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Global warming regulations backed by the General Electric Company, DuPont, Caterpillar and Lehman Brothers will cause higher energy prices and slower economic growth concludes a report by the Free Enterprise Education Institute.
The report reviews a study by the Federal Energy Information Agency (EIA) of the Clinton-Gore Administration on the cost of implementing a cap and trade system in the U. S.
Under the best scenario, the EIA concluded that a cap-and-trade regulatory scheme to reduce carbon dioxide emissions will:
-- Raise gasoline prices by nearly 53 percent and raise energy prices by more than 86 percent;
-- Reduce economic growth by 1.9 percent (about $256 billion of 2006 QIV GDP);
-- Reduce economic activity across most industries including the construction, manufacturing, transportation and finance industries; and
-- Exert upward pressure on overall prices and interest rates.
"Lost in all the hype on global warming is the negative impact a cap-and-trade emissions scheme will have on the economy," said Wayne Winegarden Ph.D., author of the report. "Higher energy costs will ripple throughout the economy causing a cascade of harmful affects for consumers and industry," added Winegarden.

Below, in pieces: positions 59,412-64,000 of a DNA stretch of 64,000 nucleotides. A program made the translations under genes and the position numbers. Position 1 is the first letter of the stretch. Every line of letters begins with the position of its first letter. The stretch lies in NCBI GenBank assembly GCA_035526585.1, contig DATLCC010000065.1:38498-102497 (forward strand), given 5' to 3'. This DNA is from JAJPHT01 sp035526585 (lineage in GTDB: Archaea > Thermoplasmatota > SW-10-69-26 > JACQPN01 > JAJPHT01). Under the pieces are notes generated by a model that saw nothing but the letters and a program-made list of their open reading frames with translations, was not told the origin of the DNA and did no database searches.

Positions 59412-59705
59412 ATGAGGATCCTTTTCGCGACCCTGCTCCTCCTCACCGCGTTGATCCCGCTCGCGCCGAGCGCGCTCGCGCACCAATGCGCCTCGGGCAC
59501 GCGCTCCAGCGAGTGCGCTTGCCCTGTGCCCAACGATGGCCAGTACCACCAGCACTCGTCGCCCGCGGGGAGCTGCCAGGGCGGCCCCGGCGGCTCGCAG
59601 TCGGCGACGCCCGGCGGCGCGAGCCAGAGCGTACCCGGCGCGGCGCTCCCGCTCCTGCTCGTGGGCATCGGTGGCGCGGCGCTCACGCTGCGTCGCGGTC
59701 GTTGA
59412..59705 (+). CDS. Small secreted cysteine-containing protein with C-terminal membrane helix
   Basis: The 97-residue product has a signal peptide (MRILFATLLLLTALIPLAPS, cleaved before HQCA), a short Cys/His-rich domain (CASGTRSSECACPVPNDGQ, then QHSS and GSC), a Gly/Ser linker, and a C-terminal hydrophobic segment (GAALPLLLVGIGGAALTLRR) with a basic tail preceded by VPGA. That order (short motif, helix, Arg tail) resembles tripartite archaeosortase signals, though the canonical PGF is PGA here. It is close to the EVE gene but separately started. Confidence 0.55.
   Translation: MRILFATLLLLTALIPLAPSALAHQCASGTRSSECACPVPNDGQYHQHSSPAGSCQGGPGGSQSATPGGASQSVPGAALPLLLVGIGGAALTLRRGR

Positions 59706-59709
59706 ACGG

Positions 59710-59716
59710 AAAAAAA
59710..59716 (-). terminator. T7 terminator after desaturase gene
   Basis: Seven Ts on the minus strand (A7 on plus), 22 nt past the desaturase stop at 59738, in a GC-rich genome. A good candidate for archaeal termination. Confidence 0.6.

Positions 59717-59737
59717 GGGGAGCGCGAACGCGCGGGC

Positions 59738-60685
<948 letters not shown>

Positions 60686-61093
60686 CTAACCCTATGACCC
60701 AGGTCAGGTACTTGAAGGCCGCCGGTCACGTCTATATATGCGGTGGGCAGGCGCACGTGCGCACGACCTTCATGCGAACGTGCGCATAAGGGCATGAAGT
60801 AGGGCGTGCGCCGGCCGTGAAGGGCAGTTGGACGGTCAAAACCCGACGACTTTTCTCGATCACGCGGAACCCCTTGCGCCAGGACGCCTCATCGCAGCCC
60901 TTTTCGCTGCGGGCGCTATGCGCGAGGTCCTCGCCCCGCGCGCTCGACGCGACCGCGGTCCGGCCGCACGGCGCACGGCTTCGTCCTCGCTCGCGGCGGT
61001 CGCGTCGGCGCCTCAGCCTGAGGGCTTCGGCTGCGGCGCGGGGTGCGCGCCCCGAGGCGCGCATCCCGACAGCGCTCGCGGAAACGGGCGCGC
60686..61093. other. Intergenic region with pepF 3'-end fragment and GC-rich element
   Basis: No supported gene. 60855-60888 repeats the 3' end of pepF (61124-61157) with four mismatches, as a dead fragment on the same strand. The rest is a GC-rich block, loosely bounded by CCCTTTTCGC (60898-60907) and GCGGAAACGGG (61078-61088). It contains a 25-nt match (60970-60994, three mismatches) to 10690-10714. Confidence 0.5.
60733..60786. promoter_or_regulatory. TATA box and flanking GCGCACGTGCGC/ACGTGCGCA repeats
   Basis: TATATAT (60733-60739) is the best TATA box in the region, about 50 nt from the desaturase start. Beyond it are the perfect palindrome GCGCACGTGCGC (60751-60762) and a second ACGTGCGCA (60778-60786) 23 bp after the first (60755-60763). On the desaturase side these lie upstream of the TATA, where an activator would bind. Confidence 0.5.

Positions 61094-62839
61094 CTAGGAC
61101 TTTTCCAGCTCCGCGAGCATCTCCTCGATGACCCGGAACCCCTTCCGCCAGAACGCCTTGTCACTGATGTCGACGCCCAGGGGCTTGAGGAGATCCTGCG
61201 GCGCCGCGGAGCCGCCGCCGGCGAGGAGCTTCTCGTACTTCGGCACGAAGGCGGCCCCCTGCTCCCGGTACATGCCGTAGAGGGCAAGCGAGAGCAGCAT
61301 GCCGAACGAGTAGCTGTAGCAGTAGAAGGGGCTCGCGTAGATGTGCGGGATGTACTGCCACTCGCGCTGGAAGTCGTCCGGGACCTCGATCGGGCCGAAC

The EIA report estimated the economic impact if the U.S. reduced carbon dioxide 7 percent below 1990 levels as prescribed by the Kyoto protocol. The report used a cap-and-trade system as the regulatory mechanism to reduce carbon dioxide emissions. Under cap-and-trade, industries are allowed a limited amount of carbon dioxide emissions and if they exceed that quantity, they must buy emission "credits" from other companies.
United States Climate Action Partnership (USCAP) -- a coalition of special interest environmental groups and corporations including GE, DuPont, Caterpillar and Lehman Brothers -- are lobbying Congress for a cap-and-trade as the preferred regulatory scheme to address global warming.
"It's shocking to see companies pursuing regulations that will harm economic growth and jeopardize future earnings. Higher gasoline and energy prices will wreak havoc on consumers' budgets already squeezed by higher interest rates and utility prices," said Steve Milloy, executive director of the Free Enterprise Education Institute.
The report is available at http://www.FreeEnterpriser.com .